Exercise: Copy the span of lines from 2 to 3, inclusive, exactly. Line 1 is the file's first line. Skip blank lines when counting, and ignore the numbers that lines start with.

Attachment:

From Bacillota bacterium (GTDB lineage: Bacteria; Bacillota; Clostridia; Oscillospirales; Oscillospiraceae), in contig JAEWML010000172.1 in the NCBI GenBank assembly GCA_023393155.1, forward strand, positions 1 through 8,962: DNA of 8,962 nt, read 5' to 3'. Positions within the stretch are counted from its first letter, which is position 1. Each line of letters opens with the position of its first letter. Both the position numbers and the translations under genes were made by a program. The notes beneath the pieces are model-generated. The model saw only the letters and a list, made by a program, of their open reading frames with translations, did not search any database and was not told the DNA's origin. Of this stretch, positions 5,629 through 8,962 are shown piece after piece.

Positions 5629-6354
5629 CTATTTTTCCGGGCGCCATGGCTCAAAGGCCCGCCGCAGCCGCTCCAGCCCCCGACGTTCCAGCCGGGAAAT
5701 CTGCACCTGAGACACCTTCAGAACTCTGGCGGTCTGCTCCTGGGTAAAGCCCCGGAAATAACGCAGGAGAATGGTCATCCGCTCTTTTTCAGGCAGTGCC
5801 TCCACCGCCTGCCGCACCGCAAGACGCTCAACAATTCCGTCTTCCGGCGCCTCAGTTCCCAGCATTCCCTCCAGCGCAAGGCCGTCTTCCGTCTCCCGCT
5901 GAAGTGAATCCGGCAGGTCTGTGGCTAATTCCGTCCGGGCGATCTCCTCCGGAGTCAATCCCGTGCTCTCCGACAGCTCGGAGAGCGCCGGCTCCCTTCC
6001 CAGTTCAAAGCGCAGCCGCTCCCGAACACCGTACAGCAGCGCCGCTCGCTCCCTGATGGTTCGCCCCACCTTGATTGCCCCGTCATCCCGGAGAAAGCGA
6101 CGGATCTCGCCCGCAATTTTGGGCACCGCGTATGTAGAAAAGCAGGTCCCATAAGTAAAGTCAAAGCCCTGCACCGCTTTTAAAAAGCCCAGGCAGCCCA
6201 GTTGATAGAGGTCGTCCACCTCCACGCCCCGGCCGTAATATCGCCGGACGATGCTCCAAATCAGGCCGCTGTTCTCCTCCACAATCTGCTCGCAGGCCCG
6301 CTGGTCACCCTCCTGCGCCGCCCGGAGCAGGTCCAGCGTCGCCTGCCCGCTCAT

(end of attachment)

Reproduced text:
Positions 5629-6354
5629 CTATTTTTCCGGGCGCCATGGCTCAAAGGCCCGCCGCAGCCGCTCCAGCCCCCGACGTTCCAGCCGGGAAAT